Two weeks ago, delegates gathered at Bletchley Park - one of the birthplaces of computer science - for the UK’s AI Safety Summit. 

At the conference, the Prime Minister was shown a video of Keir Starmer appearing to insult his colleagues as an example of an AI deepfake.

The main focus of the summit was on ‘frontier’ AI - future AI models potentially more powerful than those used today, but a poll by global foundation Luminate showed that the public are uneasy over the immediate impacts of AI. 

According to the poll, many feel the pace of AI innovation is already unsafe (only 17 per cent think otherwise). They’re equally worried about AI automation, election deepfakes next year, discrimination, and how AI could make social media even more addictive.

A striking 71 per cent say they would prefer a slower and safer AI rollout.

The poll shows that while cybersecurity is the top concern for the public when it comes to AI, just as many are concerned about a combination of other immediate harms, such as election tampering through AI disinformation, losing their job to AI automation, and AI-induced discrimination.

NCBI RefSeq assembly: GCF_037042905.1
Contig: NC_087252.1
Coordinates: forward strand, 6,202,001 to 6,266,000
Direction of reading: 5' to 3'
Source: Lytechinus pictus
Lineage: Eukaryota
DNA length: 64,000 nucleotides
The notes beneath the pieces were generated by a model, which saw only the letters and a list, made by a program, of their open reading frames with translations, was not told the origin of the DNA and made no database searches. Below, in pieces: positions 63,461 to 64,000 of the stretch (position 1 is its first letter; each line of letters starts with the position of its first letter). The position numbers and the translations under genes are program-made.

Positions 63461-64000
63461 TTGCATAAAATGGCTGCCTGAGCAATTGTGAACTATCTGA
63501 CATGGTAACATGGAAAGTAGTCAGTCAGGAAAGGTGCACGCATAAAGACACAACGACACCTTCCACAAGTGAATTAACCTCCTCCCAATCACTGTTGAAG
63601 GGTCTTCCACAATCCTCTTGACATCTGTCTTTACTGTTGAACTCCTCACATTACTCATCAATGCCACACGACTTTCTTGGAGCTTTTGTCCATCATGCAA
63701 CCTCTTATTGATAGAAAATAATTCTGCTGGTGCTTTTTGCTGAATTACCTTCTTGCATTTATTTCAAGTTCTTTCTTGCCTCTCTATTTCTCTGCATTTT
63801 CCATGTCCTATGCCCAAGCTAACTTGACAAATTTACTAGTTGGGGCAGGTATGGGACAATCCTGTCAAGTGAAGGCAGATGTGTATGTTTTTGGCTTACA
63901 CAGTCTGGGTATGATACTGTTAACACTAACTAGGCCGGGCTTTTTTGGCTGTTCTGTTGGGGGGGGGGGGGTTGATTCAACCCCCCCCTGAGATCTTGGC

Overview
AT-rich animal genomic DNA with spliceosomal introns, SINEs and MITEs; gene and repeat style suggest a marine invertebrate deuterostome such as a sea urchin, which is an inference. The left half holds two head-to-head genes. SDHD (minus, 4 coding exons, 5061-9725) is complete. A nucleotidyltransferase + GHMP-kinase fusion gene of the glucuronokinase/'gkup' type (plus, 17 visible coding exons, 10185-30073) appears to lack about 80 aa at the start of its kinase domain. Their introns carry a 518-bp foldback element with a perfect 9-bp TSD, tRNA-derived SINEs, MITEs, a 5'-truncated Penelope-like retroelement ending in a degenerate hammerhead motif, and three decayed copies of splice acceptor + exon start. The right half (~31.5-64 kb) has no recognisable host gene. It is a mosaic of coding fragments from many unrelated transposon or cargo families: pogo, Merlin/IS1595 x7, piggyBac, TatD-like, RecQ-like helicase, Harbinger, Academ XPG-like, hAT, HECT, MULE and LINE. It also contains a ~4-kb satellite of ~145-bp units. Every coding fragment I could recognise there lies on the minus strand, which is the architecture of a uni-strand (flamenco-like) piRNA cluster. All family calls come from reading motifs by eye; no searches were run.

The Association of Chartered Certified Accountants has also expressed concern about potential inaccuracy and misinformation, and points out the Magnification Effect, where one single AI error could be much more serious than human error.

Lloyd Powell, head of Cymru/Wales ACCA said: “Understandably among all sectors in Wales there is much confusion and uncertainty in the business community – especially SMEs – and they are looking for guidance on how to implement practical safeguards.”

On November 6, Elon Musk introduced Grok, an AI chatbot developed by his new company xAI, poised to challenge existing AI services. Named after an alien word from Robert A. Heinlein’s “Stranger in a Strange Land,” Grok is designed to respond with wit to queries that might stump other bots. 

Grok harnesses data from X (i.e. taps tweets) to offer potentially more timely responses than competitors. Despite this “advantage,” xAI admits Grok’s susceptibility to the typical pitfalls of any large language model (LLM), including the generation of false information.